7 - 8 WEEKS:       Most squirrels are weaned by this stage, fully by week Eight. Weight by now approximately 150 g. (Red Squirrel) or 280 g. (Grey Squirrel).  They would have remained with or very close to their Mother for a further few weeks, in the Wild. NEVER move a young and/or recovered squirrel straight into an outside enclosure from being kept incubated - the squirrels need to be acclimatised first.

10 - 14 WEEKS:       This is when young squirrels in the Wild become independent and start to disperse; use this as a guide when/ where able to (legally) release a squirrel back into the Wild, using the "soft-release" method - that is an enclosure with suitable housing that has open access. Never release squirrels that are blind or have misaligned front incisors. Do not release Red Squirrels where commercial foresters consider them a pest (yes - this does happen), where there are a lot of cats, during a drought or in the middle of Winter! Spring and early-Autumn are probably the best times. If in doubt, seek expert advice.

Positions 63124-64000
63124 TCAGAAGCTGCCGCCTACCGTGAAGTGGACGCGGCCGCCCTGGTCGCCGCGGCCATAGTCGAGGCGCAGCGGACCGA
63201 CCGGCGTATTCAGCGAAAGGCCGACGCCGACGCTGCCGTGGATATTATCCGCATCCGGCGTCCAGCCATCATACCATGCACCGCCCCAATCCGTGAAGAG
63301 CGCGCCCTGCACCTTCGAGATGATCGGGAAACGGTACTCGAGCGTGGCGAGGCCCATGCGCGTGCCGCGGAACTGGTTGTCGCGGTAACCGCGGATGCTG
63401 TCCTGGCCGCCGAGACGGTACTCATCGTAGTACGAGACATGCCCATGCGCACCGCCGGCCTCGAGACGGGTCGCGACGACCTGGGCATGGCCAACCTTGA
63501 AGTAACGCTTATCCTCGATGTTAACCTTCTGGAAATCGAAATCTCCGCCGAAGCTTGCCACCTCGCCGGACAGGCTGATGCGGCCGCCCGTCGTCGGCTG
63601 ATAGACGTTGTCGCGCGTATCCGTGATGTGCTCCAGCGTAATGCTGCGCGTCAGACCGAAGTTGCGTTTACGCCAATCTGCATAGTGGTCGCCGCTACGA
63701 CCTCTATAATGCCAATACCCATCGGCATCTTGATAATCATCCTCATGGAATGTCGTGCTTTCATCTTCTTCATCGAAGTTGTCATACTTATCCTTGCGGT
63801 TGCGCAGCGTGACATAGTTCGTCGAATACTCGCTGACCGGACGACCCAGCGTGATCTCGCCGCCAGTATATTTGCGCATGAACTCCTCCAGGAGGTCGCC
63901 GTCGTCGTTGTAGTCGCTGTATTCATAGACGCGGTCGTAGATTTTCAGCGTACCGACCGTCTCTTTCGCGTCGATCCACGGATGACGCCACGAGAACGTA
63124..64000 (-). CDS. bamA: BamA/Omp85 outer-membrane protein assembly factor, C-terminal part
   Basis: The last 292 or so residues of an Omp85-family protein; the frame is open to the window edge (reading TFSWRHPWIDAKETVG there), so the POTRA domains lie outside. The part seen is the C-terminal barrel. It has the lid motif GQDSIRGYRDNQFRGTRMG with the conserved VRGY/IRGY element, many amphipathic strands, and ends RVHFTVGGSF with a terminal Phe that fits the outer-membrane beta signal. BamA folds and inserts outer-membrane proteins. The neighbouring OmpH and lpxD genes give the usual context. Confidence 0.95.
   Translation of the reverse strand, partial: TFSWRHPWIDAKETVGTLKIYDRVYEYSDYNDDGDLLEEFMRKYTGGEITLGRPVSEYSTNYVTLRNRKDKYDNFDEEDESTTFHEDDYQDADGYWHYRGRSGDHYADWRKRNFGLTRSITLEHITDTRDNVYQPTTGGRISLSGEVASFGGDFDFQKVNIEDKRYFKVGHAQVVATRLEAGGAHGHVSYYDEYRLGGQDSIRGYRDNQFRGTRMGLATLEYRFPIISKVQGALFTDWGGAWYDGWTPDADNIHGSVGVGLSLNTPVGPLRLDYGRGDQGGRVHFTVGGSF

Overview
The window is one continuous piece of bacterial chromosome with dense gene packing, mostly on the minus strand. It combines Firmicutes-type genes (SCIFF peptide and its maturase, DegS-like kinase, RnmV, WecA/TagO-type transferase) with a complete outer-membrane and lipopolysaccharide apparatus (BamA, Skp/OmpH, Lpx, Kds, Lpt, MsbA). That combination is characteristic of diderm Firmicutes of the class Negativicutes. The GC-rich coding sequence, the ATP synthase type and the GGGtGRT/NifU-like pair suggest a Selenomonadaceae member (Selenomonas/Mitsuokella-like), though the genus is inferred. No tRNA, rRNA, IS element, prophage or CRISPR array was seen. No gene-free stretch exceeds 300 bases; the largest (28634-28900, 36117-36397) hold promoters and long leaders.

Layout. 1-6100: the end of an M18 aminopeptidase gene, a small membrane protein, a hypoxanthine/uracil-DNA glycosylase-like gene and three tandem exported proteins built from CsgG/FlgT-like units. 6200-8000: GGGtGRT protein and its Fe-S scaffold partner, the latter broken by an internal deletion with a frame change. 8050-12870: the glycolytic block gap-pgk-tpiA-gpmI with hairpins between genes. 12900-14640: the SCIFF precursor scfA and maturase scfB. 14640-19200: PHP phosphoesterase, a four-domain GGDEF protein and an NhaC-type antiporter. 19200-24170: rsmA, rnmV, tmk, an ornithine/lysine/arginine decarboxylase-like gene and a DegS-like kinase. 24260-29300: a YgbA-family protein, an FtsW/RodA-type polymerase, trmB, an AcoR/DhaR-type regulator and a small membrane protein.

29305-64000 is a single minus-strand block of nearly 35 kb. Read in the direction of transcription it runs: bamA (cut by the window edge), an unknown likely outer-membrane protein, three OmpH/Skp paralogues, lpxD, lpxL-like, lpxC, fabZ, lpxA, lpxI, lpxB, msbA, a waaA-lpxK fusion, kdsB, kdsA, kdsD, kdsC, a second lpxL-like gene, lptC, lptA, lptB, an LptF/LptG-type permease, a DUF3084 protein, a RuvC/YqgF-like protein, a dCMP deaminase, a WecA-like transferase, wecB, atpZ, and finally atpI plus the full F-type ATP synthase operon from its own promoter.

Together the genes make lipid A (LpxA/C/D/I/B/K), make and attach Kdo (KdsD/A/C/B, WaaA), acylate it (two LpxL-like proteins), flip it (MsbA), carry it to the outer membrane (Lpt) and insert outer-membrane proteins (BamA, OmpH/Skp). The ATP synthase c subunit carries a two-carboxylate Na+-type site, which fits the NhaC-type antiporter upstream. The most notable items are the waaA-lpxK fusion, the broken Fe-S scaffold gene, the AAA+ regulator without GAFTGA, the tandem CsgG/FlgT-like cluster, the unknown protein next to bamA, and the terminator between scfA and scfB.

During 2003 - '04, the above advice helped to save so many squirrel babies' lives up & down the UK and overseas! A lot of people struggle to find carers for their area and some of these callers travel many miles to bring a casualty, orphaned baby or family of babies to us, as we are considered a trusted and specialist rescue organisation for squirrels. Indeed, 2004 was our most busy and successful year so far, with casualties/orphans arriving from as far away as Nottingham, Retford and Manchester! About 90 % of these babies were successfully hand-reared and treated!